the agitator – Luke’s Jesus

I’m starting a series of posts on the depiction of Jesus in Luke. The idea is for a teaching series at Blackhawk in Winter-Spring 2010. The goal is to depict what it is that Jesus cares about, where he goes, what he does, what kinds of people he moves towards, or moves away from, etc. I’ll be using Joel Green’s commentary on Luke as a constant companion.

That being said, let dive into our first passage, where Jesus heals the centurion’s servant in Luke 7:1-10 (see text below)
Jesus finds God at work outside of the religious elite (the temple-pharisees) who capitulate to world systems > people outside the ‘faith’ actually have more ‘faith’ than the religious. After the Nazereth announcement, this is the first movement of Jesus to anyone outside the Jewish world.
o Note the interaction is based on the ethics of Roman patronage [for this see Green, Luke, 284-85]: Benefactors in a community would end up placing people in their debt by donating to community projects. It was a system of obligation.
o The elders try to convince Jesus that the cent. is ‘worthy’ (= honorable) because he was a benefactor for their synagogue. I.e. they are in his debt (note the echoes of 6:20-38: they are doing good for someone who has done them good)
o The elders are trying to use Jesus to fulfill their obligation to their patron > Jesus agrees.
o The irony is that the centurion sends messengers to declare his lack of patronal control over Jesus, i.e. he contradicts the elders assessment of him (“I am not worthy” = honorable).
o “This episode presents these Jewish elders as captive to a world system [patronage obligation] that has been nullified by the dawning of salvation, this centurion as possessing remarkable insight into the character of Jesus’ mission, and Jesus as behaving graciously towards outsiders (an enemy! Cf. 1:71)” [Green, 285]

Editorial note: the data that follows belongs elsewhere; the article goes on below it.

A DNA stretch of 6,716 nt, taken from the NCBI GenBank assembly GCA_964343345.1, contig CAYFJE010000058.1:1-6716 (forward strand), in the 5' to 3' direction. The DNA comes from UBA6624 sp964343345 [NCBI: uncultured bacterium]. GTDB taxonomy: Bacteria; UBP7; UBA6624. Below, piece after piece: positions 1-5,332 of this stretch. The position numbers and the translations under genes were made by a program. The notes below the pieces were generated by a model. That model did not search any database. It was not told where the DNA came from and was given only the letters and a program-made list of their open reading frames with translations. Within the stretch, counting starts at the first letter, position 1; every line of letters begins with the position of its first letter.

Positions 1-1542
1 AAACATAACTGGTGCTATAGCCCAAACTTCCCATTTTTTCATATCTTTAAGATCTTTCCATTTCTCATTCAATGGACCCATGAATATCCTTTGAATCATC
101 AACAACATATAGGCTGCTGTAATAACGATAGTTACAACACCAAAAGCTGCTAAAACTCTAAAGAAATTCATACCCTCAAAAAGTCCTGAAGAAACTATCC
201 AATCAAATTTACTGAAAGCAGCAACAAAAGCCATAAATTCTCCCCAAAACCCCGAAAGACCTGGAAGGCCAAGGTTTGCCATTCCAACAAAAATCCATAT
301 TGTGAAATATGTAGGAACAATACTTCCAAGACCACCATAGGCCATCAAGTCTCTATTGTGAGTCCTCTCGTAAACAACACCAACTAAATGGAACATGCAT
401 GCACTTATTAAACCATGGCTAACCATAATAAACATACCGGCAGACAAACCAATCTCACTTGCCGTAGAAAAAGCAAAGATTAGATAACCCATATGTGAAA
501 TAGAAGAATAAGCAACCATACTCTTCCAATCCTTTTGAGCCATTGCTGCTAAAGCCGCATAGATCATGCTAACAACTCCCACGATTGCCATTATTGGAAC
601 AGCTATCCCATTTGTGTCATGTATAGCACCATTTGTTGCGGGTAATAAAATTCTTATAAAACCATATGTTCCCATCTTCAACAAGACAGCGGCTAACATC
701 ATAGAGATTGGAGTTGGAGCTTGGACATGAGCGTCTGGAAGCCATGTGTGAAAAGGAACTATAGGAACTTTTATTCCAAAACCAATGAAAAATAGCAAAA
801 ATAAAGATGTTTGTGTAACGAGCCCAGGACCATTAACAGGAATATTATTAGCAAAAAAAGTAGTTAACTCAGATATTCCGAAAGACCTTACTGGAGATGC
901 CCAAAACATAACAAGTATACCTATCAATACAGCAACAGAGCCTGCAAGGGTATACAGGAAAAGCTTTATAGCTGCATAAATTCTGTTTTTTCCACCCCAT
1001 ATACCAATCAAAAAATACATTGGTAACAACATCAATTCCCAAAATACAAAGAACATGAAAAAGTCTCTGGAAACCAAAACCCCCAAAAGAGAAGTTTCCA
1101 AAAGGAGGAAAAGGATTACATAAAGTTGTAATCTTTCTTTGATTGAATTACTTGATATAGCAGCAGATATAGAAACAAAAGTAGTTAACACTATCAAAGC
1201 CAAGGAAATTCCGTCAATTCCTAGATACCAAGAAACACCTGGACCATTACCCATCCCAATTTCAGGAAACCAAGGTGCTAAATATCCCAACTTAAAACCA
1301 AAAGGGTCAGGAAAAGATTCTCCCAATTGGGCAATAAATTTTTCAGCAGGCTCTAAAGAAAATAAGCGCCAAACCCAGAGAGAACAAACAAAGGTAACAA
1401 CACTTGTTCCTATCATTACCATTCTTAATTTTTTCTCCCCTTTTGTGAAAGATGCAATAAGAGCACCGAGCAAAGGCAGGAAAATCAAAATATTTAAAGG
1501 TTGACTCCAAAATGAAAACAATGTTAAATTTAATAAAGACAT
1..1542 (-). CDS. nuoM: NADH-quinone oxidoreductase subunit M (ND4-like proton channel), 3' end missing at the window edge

o The Jewish elders “assume and propogate the insider-outsider categories of honor and obligation prevalent throughout the empire. Their words betray their captivity to a world system whose basis and practices run counter to the mercy of God.
o The second envoy to Jesus (vv. 6-7) seems to represent the centurion’s true motives: he does not lay claim to Jesus’ power through obligation or patronage > he recognizes who Jesus really is, of his power to save, and of his authority (contrast the Pharisees in chs. 5-6).
o Reversal: the gentile centurion (archetype of Israel’s Roman oppressors) has more ‘faith’ then the religious Israelites.

Luke 7:1-10 Luke 7:1 When He had completed all His discourse in the hearing of the people, He went to Capernaum. 2 And a centurion’s slave, who was highly regarded by him, was sick and about to die. 3 When he heard about Jesus, he sent some Jewish elders asking Him to come and save the life of his slave. 4 When they came to Jesus, they earnestly implored Him, saying, “He is worthy for You to grant this to him; 5 for he loves our nation and it was he who built us our synagogue.” 6 Now Jesus started on His way with them; and when He was not far from the house, the centurion sent friends, saying to Him, “Lord, do not trouble Yourself further, for I am not worthy for You to come under my roof; 7 for this reason I did not even consider myself worthy to come to You, but just say the word, and my servant will be healed. 8 “For I also am a man placed under authority, with soldiers under me; and I say to this one, ‘Go!’ and he goes, and to another, ‘Come!’ and he comes, and to my slave, ‘Do this!’ and he does it.” 9 Now when Jesus heard this, He marveled at him, and turned and said to the crowd that was following Him, “I say to you, not even in Israel have I found such great faith.” 10 When those who had been sent returned to the house, they found the slave in good health.

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~ by tmackie on August 14, 2009.

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